The Witness provided some clarifications as to his journalist activity during the war. He indicated that he wrote several articles condemning the government’s support of the RUF in Sierra Leone. When asked, he acknowledged having written one article for a newspaper that took sides during the civil war; this piece questioned “the sincerity and honesty of Liberian warring factions” and was entitled “Where are the Magic Solutions?”. The Defense quoted the Witness’s statement to the Finnish police in which the Witness stated that he was very critical of the RUF. The Witness explained that, apart from that one occasion, he only wrote for the Analyst Newspaper.
The Defense enquired whether the Witness remembered when he had disclosed for the first time what had happened to him in that prison. He responded that he did not remember when exactly, but noted that he spoke to various newspapers about it, among which The Guardian and The Boston Newspaper. Pressed by the Defense, the Witness said he was not sure whether he mentioned the name “Gibril Massaquoi” to these newspapers, but believed he did so. He clarified that he did call Massaquoi’s name at the Kennedy School of Government, in Massachusetts, but did not discuss the details with the media.
The Witness said he testified in the Charles Taylor trial and indicated that, although he did not remember the details of his testimony, he asserted that he talked about “RUF in Liberia, actions in Sierra Leone, [his] torture”. The Defense then asked how the Witness recalled the 26th of June 2002 as the day he was tortured. Witness 54 clarified that he spoke with several of the prisoners, and they told him it was Independence Day, so he believed that was the day.
The Defense asked the Witness whether he remembered what he had stated at the Charles Taylor trial regarding the time he left Klay. The Witness explained that after Klay he was transferred to a prison in Foya before being flown to Monrovia at the NBI headquarters. There he was received by US Ambassador John William Blanney, specifying that the government was releasing him “under the condition that [the US] would fly [him] out of Liberia”. The Witness clarified that he was first taken to Ghana and then to the US. The Defense reiterated its question regarding the Witness statement at the Charles Taylor trial. The Witness replied that he believed to have left Klay “sometime in August”. He stated that after the torture he was mentally confused, and worried about the long lasting effects of the torture on his body. Witness 54 added that he hates to go over the experience because he feels that he is reliving it again.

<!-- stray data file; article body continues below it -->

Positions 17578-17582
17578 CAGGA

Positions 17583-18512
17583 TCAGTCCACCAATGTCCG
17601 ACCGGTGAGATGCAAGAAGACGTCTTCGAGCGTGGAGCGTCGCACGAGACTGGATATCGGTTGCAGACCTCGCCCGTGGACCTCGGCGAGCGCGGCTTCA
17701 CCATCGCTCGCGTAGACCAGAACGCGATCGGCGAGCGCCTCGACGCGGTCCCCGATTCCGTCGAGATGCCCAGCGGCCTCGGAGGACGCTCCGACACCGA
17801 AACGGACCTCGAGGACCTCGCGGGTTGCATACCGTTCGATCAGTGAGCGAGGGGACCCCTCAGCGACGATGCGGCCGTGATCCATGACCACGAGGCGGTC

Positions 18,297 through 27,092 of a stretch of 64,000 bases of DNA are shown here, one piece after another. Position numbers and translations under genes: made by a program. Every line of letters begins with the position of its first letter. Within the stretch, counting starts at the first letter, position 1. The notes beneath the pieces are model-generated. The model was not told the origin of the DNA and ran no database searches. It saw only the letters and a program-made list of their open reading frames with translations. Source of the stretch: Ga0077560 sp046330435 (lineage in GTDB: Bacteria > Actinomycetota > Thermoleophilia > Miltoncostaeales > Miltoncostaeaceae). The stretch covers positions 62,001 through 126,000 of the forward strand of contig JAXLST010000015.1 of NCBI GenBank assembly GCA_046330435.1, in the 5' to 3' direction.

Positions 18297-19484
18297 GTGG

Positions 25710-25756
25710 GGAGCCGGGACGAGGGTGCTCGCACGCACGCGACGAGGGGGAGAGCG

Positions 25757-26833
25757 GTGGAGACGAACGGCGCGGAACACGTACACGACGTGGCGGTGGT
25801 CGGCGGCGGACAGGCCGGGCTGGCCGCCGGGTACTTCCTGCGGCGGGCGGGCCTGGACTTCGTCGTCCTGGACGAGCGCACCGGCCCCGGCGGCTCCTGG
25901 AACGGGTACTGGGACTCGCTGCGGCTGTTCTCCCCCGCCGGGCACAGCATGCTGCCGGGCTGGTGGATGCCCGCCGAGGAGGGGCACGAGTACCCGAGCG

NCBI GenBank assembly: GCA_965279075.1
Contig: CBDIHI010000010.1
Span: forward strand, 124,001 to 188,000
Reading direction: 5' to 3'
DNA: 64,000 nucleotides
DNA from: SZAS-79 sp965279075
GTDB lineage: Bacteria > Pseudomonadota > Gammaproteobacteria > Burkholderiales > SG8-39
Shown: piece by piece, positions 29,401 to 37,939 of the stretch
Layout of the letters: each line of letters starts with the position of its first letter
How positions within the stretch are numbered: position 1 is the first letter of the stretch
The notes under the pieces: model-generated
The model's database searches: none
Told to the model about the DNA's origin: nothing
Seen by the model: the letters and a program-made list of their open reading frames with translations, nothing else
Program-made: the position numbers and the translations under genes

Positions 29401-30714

The Defense questioned the Witness about an interview he did with Civitas Maxima in 2018. In this interview, the Witness stated that he was taken to Klay on the 26th of July 2002 and was tortured at least twice before Gibril Massaquoi arrived. The Witness answered that since that interview, he has talked to several prisoners who were present in Klay at that time, which provided Witness 54 with a better understanding. He explained that the chronology was not clear to him prior to the discussions with the prisoners, as he had been held in solitary confinement before going to Klay and was therefore “mentally disoriented”. The Witness clarified that he could have changed the interview, as he was the author of the statement, but decided against it because “[he] wanted to be honest”. The Defense also noted that there was no mention of the female torturer in the report. The Witness answered that it was intentional and invoked his religion -he specified that in Islam “we do not publicly mention the private parts” and pointed out that the torturer was mentioned in his statement during the trial of Charles Taylor. In the statement to Civitas Maxima, the Defense noted that the Witness also said that “Mr. Massaquoi” used the electrocution machine. The Defense then questioned whether it was a fact that the woman also used the machine. Witness 54 replied that, as previously stated, he did not know who executed the order but reiterated that order was given by “Mr. Massaquoi”. In the same interview the Defense also pointed out that the Witness stated “July 2001” when he was transferred to Klay after having spent two months in jail already. The Witness acknowledged his statement and said he miscalculated the time. He asserted that he has been consistent with the date of his arrest and the 26th of July. When asked whether he had mentioned the electrocution of his genitals to the press, the Witness answered that he did not remember to whom exactly, but he had.